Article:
A mistrial will be declared in the federal racketeering case involving three members of the Gypsy Joker Outlaw Motorcycle Clubafter the judge contracted COVID-19, according to lawyers involved.
The trial was set to start Friday with opening statements before a 12-member jury and four alternates.
Jury selection had gone forward Monday after U.S. District Judge Michael W. Mosman tested negative twice, the lawyers said. He got tested Sunday and Monday after his wife contracted the virus.
About 80 prospective jurors filtered into Mosman’s 16th floor courtroom at the Mark O. Hatfield U.S. Courthouse downtown for the selection process. Five panels of 16 prospective jurors sat in the jury box and were questioned at a time.
About a dozen lawyers and staff were in the courtroom along with the judge, who sat on the bench behind a clear Plexiglass partition. He stepped away from the bench to consult quietly with lawyers in the case about 10 times, lawyers said.
All in the courtroom wore masks, including the judge, who is fully vaccinated.
The court recessed at the end of the day Monday. For an extra precaution, the judge delayed opening statements until Friday.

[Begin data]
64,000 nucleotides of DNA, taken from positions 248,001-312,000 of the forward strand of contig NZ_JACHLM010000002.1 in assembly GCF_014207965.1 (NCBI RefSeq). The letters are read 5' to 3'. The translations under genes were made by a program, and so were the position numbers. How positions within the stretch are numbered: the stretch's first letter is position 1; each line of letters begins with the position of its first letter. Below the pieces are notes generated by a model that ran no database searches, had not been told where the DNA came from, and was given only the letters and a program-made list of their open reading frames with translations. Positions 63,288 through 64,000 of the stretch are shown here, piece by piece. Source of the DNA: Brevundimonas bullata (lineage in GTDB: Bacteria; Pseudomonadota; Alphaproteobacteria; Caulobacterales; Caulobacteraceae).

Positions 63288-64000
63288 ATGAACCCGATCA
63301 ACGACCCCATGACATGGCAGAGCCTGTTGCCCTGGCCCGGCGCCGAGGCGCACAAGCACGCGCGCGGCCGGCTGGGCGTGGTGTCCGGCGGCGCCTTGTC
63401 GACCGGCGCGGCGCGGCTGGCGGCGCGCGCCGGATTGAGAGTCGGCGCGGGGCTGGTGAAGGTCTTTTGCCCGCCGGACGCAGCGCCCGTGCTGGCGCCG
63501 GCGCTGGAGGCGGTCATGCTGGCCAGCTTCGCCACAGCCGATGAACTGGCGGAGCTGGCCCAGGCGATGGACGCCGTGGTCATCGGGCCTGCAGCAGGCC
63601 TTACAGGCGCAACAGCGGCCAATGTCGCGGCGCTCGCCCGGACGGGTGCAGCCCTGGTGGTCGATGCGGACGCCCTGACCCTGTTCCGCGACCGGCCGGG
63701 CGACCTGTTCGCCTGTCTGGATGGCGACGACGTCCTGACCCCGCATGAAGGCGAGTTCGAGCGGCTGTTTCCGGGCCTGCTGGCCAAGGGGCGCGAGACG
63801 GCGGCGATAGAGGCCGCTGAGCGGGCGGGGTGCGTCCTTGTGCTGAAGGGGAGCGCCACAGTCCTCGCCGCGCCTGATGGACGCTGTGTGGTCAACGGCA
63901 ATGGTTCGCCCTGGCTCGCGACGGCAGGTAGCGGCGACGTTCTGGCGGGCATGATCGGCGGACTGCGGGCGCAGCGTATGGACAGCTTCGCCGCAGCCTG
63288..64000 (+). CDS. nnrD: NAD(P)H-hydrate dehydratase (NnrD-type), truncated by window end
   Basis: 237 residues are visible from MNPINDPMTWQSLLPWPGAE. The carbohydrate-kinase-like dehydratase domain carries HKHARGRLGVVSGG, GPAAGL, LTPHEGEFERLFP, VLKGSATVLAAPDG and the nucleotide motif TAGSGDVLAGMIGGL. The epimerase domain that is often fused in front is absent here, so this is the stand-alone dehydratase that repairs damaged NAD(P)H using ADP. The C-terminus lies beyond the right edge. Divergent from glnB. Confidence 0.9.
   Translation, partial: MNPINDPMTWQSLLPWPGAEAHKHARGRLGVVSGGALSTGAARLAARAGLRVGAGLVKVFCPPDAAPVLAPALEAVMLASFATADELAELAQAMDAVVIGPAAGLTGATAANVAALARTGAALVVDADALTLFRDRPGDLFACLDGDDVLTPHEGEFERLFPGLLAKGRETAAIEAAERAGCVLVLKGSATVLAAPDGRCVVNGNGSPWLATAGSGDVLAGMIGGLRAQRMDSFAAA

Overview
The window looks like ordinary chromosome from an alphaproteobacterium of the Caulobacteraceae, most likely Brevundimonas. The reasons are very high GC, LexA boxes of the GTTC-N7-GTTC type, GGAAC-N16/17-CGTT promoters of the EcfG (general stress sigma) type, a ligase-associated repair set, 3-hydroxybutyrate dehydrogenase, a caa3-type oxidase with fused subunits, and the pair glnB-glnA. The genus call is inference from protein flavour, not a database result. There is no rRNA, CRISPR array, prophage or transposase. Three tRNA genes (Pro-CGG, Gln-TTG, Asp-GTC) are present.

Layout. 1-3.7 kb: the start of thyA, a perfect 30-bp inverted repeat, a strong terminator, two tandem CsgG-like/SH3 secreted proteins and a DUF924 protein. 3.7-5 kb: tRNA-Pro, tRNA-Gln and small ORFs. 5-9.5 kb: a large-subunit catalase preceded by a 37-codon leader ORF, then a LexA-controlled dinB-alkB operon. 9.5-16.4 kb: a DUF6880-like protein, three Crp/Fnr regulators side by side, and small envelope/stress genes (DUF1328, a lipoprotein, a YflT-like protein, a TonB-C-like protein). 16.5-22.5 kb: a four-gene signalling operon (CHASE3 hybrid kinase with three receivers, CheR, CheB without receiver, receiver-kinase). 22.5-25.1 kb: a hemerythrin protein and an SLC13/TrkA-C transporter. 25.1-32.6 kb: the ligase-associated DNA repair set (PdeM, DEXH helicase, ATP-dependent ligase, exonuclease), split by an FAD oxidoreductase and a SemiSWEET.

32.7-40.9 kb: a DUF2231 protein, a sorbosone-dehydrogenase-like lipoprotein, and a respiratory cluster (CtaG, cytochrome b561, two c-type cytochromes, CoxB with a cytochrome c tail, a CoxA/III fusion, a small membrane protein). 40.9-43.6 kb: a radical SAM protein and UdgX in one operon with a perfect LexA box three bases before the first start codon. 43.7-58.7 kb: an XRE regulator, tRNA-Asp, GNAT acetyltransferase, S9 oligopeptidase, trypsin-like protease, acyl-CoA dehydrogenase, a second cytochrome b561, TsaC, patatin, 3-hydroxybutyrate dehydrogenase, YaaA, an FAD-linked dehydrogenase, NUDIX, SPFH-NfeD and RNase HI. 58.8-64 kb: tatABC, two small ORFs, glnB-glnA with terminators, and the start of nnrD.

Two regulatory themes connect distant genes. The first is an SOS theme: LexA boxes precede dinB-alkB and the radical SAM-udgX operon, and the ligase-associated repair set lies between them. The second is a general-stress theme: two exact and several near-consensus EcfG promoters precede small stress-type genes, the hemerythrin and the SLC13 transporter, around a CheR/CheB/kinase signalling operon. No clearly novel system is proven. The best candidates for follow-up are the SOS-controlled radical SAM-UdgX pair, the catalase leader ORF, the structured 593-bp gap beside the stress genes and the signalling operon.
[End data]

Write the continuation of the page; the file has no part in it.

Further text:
Lawyers involved in the case received word Wednesday from court officials of their potential exposure and the canceling of the trial.
They said a mistrial is necessary because testimony cannot be completedbefore Thanksgiving and it would be too difficult to make the jury wait that long.
Prosecutors had expected to call about 120 witnesses and offer 250 exhibits in the case that sprang from the 2015 kidnapping and torture-style killing of a former motorcycle club member, Robert “Bagger” Huggins.
Kenneth Earl Hause, who held the title of the club’s national president for 20 years; Mark Leroy Dencklau, who was president of the Portland clubhouse; and Chad Leroy Erickson were headed to trial.
Racketeering, kidnapping and murder charges are pending against the three in the death of Huggins, 56.
Loggers found Huggins’ battered body dumped in a Clark County field. He had a fractured skull, a broken rib, a broken leg, a removed nipple, nails driven through his boots, slash wounds to his back and face and many blows to his face, authorities said.
Dencklau allegedly ordered the attack on Huggins and others helped, according to another co-defendant, Tiler Evan Pribbernow, who has cooperated with the government and pleaded guilty to racketeering.
Other witnesses were to testify the defendants also engaged in robberies, assaults, kidnappings, and intimidation of potential witnesses to maintain membership in the club and to intimidate rivals.
Lawyers involved in the case are now set instead to attend a scheduling conference before U.S. District Judge Karin J. Immergut on Friday to determine how to proceed or schedule a new trial.